Format

Send to

Choose Destination
See comment in PubMed Commons below
J Neurosci. 2001 Dec 1;21(23):9185-93.

Increased expression of alpha 1A Ca2+ channel currents arising from expanded trinucleotide repeats in spinocerebellar ataxia type 6.

Author information

1
Department of Molecular and Cellular Physiology, Stanford University School of Medicine, Stanford, California 94305, USA.

Abstract

The expansion of polyglutamine tracts encoded by CAG trinucleotide repeats is a common mutational mechanism in inherited neurodegenerative diseases. Spinocerebellar ataxia type 6 (SCA6), an autosomal dominant, progressive disease, arises from trinucleotide repeat expansions present in the coding region of CACNA1A (chromosome 19p13). This gene encodes alpha(1A), the principal subunit of P/Q-type Ca(2+) channels, which are abundant in the CNS, particularly in cerebellar Purkinje and granule neurons. We assayed ion channel function by introduction of human alpha(1A) cDNAs in human embryonic kidney 293 cells that stably coexpressed beta(1) and alpha(2)delta subunits. Immunocytochemical analysis showed a rise in intracellular and surface expression of alpha(1A) protein when CAG repeat lengths reached or exceeded the pathogenic range for SCA6. This gain at the protein level was not a consequence of changes in RNA stability, as indicated by Northern blot analysis. The electrophysiological behavior of alpha(1A) subunits containing expanded (EXP) numbers of CAG repeats (23, 27, and 72) was compared against that of wild-type subunits (WT) (4 and 11 repeats) using standard whole-cell patch-clamp recording conditions. The EXP alpha(1A) subunits yielded functional ion channels that supported inward Ca(2+) channel currents, with a sharp increase in P/Q Ca(2+) channel current density relative to WT. Our results showed that Ca(2+) channels from SCA6 patients display near-normal biophysical properties but increased current density attributable to elevated protein expression at the cell surface.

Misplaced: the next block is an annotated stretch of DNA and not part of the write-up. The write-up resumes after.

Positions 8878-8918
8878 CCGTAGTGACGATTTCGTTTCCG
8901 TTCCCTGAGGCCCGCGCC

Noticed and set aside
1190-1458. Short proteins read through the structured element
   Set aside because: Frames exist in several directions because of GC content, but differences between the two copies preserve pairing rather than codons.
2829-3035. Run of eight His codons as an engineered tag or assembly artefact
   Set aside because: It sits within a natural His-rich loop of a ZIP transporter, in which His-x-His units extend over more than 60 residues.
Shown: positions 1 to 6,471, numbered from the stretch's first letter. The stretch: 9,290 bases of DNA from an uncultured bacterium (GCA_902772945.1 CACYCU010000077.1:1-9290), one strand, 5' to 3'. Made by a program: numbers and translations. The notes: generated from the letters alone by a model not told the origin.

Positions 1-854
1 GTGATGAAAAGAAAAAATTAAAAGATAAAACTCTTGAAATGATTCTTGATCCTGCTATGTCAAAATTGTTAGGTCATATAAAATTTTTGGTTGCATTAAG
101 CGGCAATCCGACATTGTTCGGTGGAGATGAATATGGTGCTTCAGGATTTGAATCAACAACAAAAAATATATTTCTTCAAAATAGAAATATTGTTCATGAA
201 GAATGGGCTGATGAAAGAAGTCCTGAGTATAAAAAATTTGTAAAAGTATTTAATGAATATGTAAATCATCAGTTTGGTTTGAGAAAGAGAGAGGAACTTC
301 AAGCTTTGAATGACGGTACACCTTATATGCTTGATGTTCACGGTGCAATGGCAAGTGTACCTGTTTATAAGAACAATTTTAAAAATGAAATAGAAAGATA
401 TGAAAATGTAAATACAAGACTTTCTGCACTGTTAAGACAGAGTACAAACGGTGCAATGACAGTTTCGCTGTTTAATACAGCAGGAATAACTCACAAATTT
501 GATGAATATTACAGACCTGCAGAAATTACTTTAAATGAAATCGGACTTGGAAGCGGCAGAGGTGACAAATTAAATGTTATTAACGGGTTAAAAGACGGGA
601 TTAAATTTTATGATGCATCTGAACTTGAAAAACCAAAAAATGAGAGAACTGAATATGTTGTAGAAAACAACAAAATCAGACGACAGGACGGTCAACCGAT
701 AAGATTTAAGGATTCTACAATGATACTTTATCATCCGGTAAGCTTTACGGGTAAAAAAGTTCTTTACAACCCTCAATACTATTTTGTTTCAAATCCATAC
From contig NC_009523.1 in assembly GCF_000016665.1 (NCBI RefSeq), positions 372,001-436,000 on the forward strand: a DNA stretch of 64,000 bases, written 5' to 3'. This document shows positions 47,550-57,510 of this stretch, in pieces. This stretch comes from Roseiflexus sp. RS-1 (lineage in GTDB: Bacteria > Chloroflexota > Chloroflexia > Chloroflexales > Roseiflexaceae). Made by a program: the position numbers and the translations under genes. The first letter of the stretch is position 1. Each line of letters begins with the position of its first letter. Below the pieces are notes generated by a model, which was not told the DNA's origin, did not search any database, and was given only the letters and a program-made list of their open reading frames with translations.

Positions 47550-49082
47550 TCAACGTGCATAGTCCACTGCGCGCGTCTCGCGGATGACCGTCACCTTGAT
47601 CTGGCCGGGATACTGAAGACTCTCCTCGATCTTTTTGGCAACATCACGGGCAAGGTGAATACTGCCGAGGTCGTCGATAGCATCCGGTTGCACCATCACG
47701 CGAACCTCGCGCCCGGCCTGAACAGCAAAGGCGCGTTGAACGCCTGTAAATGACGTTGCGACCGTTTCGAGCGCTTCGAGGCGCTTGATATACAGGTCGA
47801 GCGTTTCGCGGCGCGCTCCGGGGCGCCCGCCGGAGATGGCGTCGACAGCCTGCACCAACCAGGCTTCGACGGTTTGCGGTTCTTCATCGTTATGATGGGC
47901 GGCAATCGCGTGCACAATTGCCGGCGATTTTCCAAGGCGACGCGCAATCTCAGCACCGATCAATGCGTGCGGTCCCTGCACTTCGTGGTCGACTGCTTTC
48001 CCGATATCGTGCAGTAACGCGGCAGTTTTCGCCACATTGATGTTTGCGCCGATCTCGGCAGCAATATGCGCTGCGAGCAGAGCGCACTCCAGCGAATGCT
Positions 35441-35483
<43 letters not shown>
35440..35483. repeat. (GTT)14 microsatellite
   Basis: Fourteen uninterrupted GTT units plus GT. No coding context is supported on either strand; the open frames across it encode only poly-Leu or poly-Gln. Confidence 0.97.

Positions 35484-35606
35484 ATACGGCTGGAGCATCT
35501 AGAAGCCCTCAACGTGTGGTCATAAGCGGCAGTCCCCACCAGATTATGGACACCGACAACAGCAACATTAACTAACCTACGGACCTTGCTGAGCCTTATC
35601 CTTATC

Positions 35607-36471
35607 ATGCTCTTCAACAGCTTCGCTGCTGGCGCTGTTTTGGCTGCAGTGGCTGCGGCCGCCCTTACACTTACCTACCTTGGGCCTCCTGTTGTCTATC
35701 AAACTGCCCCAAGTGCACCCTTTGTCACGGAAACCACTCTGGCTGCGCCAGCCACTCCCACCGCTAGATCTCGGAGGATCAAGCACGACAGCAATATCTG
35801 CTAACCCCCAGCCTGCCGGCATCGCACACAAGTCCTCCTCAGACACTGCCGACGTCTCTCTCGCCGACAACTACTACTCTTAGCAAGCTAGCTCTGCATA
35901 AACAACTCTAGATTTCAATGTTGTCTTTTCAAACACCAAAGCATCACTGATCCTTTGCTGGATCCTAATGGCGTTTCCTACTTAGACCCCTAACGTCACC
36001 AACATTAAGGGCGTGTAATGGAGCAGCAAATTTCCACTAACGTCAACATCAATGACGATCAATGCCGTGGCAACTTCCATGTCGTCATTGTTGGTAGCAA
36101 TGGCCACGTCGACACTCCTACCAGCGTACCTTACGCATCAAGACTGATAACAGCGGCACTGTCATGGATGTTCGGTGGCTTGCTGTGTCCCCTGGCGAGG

PMID:
11717352
[Indexed for MEDLINE]
Free full text
PubMed Commons home

PubMed Commons

0 comments
How to join PubMed Commons

    Supplemental Content

    Full text links

    Icon for HighWire
    Loading ...
    Support Center